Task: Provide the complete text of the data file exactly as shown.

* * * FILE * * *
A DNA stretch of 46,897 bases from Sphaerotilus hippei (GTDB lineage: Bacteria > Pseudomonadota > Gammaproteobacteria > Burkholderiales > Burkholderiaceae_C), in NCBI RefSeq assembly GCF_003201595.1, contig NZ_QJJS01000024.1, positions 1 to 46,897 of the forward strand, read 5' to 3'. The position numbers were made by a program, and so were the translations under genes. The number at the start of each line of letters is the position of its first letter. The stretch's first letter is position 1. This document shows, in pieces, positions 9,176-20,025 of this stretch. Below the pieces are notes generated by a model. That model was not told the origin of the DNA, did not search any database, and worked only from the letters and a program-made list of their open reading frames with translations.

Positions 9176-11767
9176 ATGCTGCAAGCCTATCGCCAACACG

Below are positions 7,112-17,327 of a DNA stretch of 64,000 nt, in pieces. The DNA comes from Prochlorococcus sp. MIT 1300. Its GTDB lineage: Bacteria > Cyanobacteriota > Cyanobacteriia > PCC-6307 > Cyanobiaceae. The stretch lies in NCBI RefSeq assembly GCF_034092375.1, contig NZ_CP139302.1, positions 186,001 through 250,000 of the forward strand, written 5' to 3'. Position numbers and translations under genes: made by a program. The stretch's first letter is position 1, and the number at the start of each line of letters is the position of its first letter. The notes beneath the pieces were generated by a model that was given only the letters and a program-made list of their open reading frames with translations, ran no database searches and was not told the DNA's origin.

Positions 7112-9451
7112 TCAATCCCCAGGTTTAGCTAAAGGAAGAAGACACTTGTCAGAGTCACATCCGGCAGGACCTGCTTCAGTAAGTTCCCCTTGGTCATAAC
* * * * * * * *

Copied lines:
A DNA stretch of 46,897 bases from Sphaerotilus hippei (GTDB lineage: Bacteria > Pseudomonadota > Gammaproteobacteria > Burkholderiales > Burkholderiaceae_C), in NCBI RefSeq assembly GCF_003201595.1, contig NZ_QJJS01000024.1, positions 1 to 46,897 of the forward strand, read 5' to 3'. The position numbers were made by a program, and so were the translations under genes. The number at the start of each line of letters is the position of its first letter. The stretch's first letter is position 1. This document shows, in pieces, positions 9,176-20,025 of this stretch. Below the pieces are notes generated by a model. That model was not told the origin of the DNA, did not search any database, and worked only from the letters and a program-made list of their open reading frames with translations.

Positions 9176-11767
9176 ATGCTGCAAGCCTATCGCCAACACG

Below are positions 7,112-17,327 of a DNA stretch of 64,000 nt, in pieces. The DNA comes from Prochlorococcus sp. MIT 1300. Its GTDB lineage: Bacteria > Cyanobacteriota > Cyanobacteriia > PCC-6307 > Cyanobiaceae. The stretch lies in NCBI RefSeq assembly GCF_034092375.1, contig NZ_CP139302.1, positions 186,001 through 250,000 of the forward strand, written 5' to 3'. Position numbers and translations under genes: made by a program. The stretch's first letter is position 1, and the number at the start of each line of letters is the position of its first letter. The notes beneath the pieces were generated by a model that was given only the letters and a program-made list of their open reading frames with translations, ran no database searches and was not told the DNA's origin.

Positions 7112-9451
7112 TCAATCCCCAGGTTTAGCTAAAGGAAGAAGACACTTGTCAGAGTCACATCCGGCAGGACCTGCTTCAGTAAGTTCCCCTTGGTCATAAC